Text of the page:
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Some other news, the field of Republican candidates for president is growing today. Carly Fiorina announced this morning that she's running, and Ben Carson is expected to formally announce. Carson is a pediatric neurosurgeon. Fiorina, as you may recall, was CEO of Hewlett-Packard and ran unsuccessfully for the Senate in California in 2010. She was campaigning even before her announcement this morning. NPR's Brian Naylor caught up with her on a swing through New Hampshire.
BRIAN NAYLOR, BYLINE: Carly Fiorina made all of the necessary stops on the New Hampshire culinary campaign - a spaghetti supper, a pancake breakfast and a serious policy luncheon. And while she passed on the buffet, Fiorina did have all the necessary ingredients for a Republicans stump speech down pat. There was a heaping portion of criticism of Democrat Hillary Clinton, who Fiorina said should not be president.
CARLY FIORINA: And it's not because she's a woman. She shouldn't be president of the United States because she's demonstrated over and over again that she's not trustworthy, and she doesn't have a track record of accomplishment or leadership.
NAYLOR: There was a pinch of spice as she alluded to Hillary's husband, former President Bill Clinton.
FIORINA: I was asked whether a woman's hormones prevented her from serving in the Oval Office. Can you think of a single instance in which a man's judgment was clouded by hormones?
FIORINA: Ever, including in the Oval Office?
NAYLOR: And a dash of foreign policy.
FIORINA: I've sat across the table from Vladimir Putin. He was about as close to me as you are right now. And you don't have to spend a lot of time with Vladimir Putin to understand, just as one example, that he has a lust for power, and he is consolidating it pretty effectively right now.
NAYLOR: At age 60, Carly Fiorina has led a varied and at times challenging life. She was born in Austin, Texas, her mother an artist, her father a law school professor who became a federal judge. She went to Stanford, dropped out of law school, worked as a Kelly girl temp and a secretary before getting started in business, climbing a very tall ladder to the top at technology giant Hewlett-Packard.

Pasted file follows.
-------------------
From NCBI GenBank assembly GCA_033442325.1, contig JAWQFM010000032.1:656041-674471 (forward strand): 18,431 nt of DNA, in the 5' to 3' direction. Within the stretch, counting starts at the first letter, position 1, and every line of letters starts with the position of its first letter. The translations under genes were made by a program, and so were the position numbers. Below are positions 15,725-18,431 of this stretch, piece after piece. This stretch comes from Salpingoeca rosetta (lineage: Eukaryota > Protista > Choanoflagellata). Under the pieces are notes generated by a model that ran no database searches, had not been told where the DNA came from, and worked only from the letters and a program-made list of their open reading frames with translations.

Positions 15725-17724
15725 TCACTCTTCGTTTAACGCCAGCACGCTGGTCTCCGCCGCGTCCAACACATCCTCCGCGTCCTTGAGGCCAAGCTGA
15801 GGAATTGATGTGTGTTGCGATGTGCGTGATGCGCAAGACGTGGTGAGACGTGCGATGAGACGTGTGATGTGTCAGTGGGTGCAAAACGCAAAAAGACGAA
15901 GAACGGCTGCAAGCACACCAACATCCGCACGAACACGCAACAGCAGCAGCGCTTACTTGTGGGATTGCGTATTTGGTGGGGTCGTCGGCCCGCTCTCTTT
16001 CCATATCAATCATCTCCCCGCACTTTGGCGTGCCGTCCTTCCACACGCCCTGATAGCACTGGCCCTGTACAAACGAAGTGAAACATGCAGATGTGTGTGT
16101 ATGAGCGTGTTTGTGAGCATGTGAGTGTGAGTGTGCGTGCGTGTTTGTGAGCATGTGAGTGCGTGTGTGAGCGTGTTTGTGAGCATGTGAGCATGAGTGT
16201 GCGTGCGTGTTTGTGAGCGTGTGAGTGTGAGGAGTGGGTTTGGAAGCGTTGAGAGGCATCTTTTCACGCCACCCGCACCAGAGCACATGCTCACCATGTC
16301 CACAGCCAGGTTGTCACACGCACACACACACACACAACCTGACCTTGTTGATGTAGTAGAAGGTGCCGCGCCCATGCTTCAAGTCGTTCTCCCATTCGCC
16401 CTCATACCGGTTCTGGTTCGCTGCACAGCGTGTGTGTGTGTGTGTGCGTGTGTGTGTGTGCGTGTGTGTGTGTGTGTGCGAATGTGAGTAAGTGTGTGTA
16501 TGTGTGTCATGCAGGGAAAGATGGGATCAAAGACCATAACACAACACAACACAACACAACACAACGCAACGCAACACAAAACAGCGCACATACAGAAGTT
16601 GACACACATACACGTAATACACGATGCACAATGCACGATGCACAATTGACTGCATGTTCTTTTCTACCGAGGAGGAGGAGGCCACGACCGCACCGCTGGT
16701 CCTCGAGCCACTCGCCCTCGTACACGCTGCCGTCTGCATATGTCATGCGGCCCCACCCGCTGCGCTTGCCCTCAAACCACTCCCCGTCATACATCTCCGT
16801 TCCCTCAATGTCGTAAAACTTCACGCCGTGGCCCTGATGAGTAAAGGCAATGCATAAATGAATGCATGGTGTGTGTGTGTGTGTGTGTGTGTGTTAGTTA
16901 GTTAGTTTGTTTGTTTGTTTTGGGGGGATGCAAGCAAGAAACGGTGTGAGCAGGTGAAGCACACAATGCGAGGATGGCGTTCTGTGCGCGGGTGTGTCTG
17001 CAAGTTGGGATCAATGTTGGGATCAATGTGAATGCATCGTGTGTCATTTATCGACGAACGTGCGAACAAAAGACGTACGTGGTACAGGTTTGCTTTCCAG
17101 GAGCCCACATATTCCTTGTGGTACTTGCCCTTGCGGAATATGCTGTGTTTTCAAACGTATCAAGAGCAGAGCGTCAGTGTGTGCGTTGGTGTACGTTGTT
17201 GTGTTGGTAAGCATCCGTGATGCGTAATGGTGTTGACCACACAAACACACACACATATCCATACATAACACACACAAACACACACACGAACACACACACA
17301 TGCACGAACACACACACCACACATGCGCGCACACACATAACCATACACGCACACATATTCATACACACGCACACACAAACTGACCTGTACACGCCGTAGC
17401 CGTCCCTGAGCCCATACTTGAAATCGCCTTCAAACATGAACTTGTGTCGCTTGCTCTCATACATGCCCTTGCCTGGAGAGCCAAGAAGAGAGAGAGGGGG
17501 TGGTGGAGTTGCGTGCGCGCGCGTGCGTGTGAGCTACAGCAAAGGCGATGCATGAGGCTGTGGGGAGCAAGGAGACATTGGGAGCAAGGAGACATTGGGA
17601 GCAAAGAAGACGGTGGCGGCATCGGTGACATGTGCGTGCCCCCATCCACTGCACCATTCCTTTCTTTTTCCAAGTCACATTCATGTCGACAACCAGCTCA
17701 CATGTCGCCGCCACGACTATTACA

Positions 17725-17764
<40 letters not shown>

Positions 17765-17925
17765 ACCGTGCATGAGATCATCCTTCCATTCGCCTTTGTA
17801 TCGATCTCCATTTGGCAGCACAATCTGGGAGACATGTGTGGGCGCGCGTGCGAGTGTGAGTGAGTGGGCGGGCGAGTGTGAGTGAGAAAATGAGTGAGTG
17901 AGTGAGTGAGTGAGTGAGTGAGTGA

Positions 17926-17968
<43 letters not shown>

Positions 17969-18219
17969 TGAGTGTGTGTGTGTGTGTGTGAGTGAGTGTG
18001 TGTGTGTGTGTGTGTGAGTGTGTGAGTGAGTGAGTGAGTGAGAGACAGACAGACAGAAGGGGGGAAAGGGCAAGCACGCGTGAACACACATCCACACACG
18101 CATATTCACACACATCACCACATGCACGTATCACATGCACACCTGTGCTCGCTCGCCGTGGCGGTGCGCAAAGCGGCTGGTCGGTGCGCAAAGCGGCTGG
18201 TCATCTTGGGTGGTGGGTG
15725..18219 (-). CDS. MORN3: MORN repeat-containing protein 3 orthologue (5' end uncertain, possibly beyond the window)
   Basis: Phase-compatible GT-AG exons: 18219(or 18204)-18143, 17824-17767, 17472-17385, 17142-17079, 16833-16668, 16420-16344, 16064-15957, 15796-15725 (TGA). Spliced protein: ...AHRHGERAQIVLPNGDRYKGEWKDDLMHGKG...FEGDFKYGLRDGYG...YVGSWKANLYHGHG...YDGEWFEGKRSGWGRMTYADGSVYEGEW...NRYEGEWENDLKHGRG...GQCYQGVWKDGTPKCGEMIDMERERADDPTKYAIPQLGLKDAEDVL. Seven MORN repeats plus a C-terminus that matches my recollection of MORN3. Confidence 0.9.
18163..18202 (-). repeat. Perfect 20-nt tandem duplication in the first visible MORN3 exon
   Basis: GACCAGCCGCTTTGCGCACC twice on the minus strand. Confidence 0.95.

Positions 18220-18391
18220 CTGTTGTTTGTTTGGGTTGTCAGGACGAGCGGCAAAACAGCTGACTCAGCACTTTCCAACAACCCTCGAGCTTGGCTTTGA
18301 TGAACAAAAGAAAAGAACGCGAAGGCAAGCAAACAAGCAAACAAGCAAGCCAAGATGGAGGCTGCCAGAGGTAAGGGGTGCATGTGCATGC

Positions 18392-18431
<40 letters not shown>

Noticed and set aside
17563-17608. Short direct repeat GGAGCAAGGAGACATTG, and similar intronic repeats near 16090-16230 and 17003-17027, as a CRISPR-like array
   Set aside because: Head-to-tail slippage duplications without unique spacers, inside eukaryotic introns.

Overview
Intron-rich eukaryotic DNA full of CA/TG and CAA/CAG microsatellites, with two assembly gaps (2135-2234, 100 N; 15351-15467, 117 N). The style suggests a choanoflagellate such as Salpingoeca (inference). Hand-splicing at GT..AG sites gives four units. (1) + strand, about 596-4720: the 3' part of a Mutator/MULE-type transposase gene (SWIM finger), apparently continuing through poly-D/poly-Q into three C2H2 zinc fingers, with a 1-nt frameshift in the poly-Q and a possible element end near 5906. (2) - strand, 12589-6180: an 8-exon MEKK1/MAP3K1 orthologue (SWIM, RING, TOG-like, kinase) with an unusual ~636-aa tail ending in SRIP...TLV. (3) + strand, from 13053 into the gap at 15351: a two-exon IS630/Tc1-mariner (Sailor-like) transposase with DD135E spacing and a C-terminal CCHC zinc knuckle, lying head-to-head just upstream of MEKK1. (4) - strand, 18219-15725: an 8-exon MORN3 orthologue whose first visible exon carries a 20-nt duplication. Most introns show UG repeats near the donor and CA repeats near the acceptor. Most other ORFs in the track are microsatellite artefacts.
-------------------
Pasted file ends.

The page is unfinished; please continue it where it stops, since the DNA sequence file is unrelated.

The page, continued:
FIORINA: People have asked me, how do you go from secretary to CEO? And the truth is I never had a plan to become a CEO, but what I found out about myself is that I like challenges, and so I would run to problems.
NAYLOR: The board at HP, however, believed Fiorina created too many of her own problems, including the controversial acquisition of rival computer maker Compaq. After HP's stock plummeted, she was ousted in 2005 after what she calls a board room brawl.
Other personal setbacks followed - a diagnosis of breast cancer six years ago, and, soon after that, the death of a stepdaughter who succumbed to what Fiorina calls the demons of addiction. In 2010, she ran for the U.S. Senate, winning the Republican nomination against former Congressman Tom Campbell, aided by what became known as the demon sheep ad.
(SOUNDBITE OF POLITICAL AD)
UNIDENTIFIED MAN: Tom Campbell - is he what he tells us? Or is he what he's become over the years, a wolf in sheep's clothing?
NAYLOR: But in the general election, Fiorina spent tens of millions of dollars only to lose to incumbent Democrat Barbara Boxer by 10 points. Now Fiorina has set her sights on an even higher office, one she insists is well within reach.
FIORINA: I'm not a neophyte about how government operates. I'm not a political neophyte. I've helped a lot of other people win. So, in the end, you know, people are people (laughter), and it's about how you lead people.
NAYLOR: At this point, Fiorina stands out as the only woman and only former CEO in a field that could approach as many as 20 Republicans. She's banking on that being enough to overhaul opponents with more political experience and more venture capital behind them. Brian Naylor, NPR News, Washington.
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